After what has felt like a very long Maine winter, April has finally arrived and spring feels so close. In my opinion, March is always the hardest month in Maine, as the warm (think 40 degrees) days are such a tease when they are followed by a blizzard the very next day. Nonetheless, we made the most of March, and in mid-March I traveled to Pittsburgh for an annual conference that brings together ceramics enthusiasts and educators. I had been invited to take part in an exhibition called Cups of Conversation: 50 States at this wonderful café called Everyday Café in Pittsburgh during the conference. Jeni Hansen Gard, a socially engaged ceramic artist and the organizer of this exhibition, invited one artist from each of the 50 states to contribute two cups—one of the cups went to someone from the ceramics community in town for the conference, and the other cup went to someone living in Pittsburgh. The deal was that people would be gifted a cup if they bought a cup of coffee and sat down to have a conversation with one of the exhibition artists. It was a perfect exhibition for the Homemade Exchange to be involved in, and we were thrilled to represent Maine!
Even though I wasn’t talking to Mainers during this exhibition, I loved using our Homemade Exchange mugs, and the many other mugs from all over the country, as tools to connect with people in a new place. I asked the people the same questions we ask when we meet Mainers for our project: Where is home to you? Do you have any stories or memories that remind you of home? If you could describe home in one or two words, how would you do that? I met and gathered stories from many native Pittsburghers, a Minnesotan, an Ohioan, and I even happened to talk to a ceramic artist from Portland, Maine who was also in town then! The amazing thing is, no matter where people actually call home, there are many common themes and threads that tie together the stories and conversations we’ve gathered so far. Harriet, a women I spoke with, who has lived in Pittsburgh for the past 40 years told me about raising her two sons in Pittsburgh and working for many years in the public school system before retiring, and re-finding her passion for painting and making textile work. Harriet and I might seem like we don’t have much in common at first, but sitting down with a warm drink in a handmade mug allowed us to ease into a conversation and find our shared passion for art.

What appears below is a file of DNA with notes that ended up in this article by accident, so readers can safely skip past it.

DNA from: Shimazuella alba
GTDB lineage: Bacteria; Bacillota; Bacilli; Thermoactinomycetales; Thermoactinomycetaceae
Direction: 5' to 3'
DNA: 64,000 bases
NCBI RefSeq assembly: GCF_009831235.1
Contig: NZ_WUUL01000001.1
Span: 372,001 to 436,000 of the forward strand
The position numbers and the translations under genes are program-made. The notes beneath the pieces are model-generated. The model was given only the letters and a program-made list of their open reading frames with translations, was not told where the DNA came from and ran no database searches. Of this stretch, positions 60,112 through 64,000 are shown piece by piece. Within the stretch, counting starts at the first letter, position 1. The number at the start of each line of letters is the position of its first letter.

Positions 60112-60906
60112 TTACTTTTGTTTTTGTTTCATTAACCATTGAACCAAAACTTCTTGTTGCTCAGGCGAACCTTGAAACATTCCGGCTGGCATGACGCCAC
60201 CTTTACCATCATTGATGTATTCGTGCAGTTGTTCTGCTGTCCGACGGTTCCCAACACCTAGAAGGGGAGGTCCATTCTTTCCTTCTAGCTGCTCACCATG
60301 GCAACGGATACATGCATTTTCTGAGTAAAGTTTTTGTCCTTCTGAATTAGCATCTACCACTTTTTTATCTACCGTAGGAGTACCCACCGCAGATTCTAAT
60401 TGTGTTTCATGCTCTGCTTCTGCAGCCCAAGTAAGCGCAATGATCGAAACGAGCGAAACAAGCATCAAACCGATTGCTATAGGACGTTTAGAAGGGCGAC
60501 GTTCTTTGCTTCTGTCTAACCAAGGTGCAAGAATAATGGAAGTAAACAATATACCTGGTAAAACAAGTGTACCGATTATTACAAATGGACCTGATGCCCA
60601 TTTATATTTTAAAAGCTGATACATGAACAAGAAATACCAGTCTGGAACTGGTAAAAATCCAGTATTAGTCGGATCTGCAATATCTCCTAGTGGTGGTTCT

There has been something beautiful about hearing what makes the small and rural Maine communities feel like home to people, but being involved in the Cups of Conversation: 50 States exhibition gave me the chance to reflect further on the power of handmade cups to connect people in general. Jeni, along with many other contemporary ceramic artists, is thinking about many of the same things I'm interested in, like how ceramics objects inherently encourage interaction and conversation. It was such a joy for The Homemade Exchange to participate in this exhibition, and I hope to stay in touch with the people I spent time getting to know in Pittsburgh! I also look forward to continuing to see and experience the power of our handmade mugs, as Devin and I make more project plans for this spring and summer.